3. So, which answer is it? The one we are practicing, of course.
Ironically, adults’ obsession with their kids’ happiness over kindness and achievement over purpose has backfired. According to research by Suniya S. Luthar, “children from affluent communities who are subjected to intense achievement pressure by their parents don’t appear to outperform other students.” Instead of success or happiness, the most common traits these happiness-chasing students share today are stress and loneliness. Is it possible that in making happiness the goal, we were mistaken? I think so.
A Goal More Important Than Happiness
So, if success (and the happiness we think it will bring) is not the goal, what is? In his excellent book on the pursuit of the most fulfilling version of life, The Second Mountain: The Quest for a Moral Life, bestselling author David Brooks writes:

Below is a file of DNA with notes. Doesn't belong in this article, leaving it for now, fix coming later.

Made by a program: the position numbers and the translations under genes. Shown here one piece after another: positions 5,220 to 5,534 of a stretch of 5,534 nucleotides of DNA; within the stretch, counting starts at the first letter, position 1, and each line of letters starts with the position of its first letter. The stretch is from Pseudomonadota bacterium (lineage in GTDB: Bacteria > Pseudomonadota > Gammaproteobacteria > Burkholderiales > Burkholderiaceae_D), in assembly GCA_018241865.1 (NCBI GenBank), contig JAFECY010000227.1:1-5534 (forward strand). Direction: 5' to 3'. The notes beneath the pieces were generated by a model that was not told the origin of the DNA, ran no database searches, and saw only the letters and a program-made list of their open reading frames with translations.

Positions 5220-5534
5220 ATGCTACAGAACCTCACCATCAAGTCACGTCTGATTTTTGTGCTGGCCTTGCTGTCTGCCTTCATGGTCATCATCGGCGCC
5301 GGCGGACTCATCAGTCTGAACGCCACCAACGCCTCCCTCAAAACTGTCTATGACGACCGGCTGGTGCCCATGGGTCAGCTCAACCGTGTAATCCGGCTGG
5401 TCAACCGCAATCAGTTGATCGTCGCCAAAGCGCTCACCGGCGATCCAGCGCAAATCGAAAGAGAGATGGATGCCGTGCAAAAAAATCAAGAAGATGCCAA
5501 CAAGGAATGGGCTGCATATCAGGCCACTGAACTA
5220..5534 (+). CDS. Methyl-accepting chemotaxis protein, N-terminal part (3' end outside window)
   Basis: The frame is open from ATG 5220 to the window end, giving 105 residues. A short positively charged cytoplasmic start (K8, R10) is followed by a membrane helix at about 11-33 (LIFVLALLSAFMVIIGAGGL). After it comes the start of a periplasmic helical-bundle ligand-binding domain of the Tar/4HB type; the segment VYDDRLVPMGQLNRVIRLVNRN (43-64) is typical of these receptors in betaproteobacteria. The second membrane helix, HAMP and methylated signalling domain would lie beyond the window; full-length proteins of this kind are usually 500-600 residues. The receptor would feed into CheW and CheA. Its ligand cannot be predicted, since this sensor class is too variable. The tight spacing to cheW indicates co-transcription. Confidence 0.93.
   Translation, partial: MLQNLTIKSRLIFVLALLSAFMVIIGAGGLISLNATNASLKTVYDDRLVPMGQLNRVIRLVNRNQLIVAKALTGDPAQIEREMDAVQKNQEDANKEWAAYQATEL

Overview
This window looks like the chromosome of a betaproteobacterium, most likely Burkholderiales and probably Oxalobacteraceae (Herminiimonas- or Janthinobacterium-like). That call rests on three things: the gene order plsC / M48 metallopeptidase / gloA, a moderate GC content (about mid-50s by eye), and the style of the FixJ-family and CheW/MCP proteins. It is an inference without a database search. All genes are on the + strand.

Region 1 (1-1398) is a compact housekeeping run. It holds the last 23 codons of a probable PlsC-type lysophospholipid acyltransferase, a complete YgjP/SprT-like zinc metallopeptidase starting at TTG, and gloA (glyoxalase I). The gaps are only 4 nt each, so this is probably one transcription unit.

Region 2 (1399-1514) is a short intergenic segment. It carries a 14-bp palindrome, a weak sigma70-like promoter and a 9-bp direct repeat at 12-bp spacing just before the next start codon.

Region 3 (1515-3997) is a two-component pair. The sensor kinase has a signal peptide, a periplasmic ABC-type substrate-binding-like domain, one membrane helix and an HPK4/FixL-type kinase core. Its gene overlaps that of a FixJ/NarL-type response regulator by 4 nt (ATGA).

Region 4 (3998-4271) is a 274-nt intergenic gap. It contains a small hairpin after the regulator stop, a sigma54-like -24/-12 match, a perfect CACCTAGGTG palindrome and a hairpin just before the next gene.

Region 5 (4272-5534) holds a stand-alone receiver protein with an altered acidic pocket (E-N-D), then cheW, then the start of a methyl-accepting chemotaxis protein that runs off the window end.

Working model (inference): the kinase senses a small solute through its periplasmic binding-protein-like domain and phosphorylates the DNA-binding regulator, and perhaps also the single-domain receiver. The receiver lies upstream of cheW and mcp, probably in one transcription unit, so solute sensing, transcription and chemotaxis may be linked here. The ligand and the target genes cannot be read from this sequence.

”We think we want ease and comfort, and of course we do from time to time, but there is something inside us that longs for some calling that requires dedication and sacrifice.”
What Brooks means, and we all know intrinsically, is that true life satisfaction comes not from rising above the little struggles and sacrifices in life but from embracing them. When our kids embrace the challenges and struggles they face for the sake of something bigger, instead of happiness, they find another more helpful outcome: joy. Whereas happiness results from achievement or pleasure, joy comes from meaning and purpose. Because they center themselves around a higher purpose, people with joy are not as vulnerable to life’s little obstacles, like failed math tests and athletic injuries, or life’s significant obstacles, such as the loss of a loved one. A student’s access to meaning and purpose gives them an unshakeable steadiness. Joy is a much better goal than happiness.
Sadly, not a lot of students are feeling purposeful these days. In a study for his book, The Path to Purpose, William Damon found that only 20 percent of young adults have a fully realized sense of purpose. So, how can we help our students find both purpose and the joy it brings? Here are a few ideas: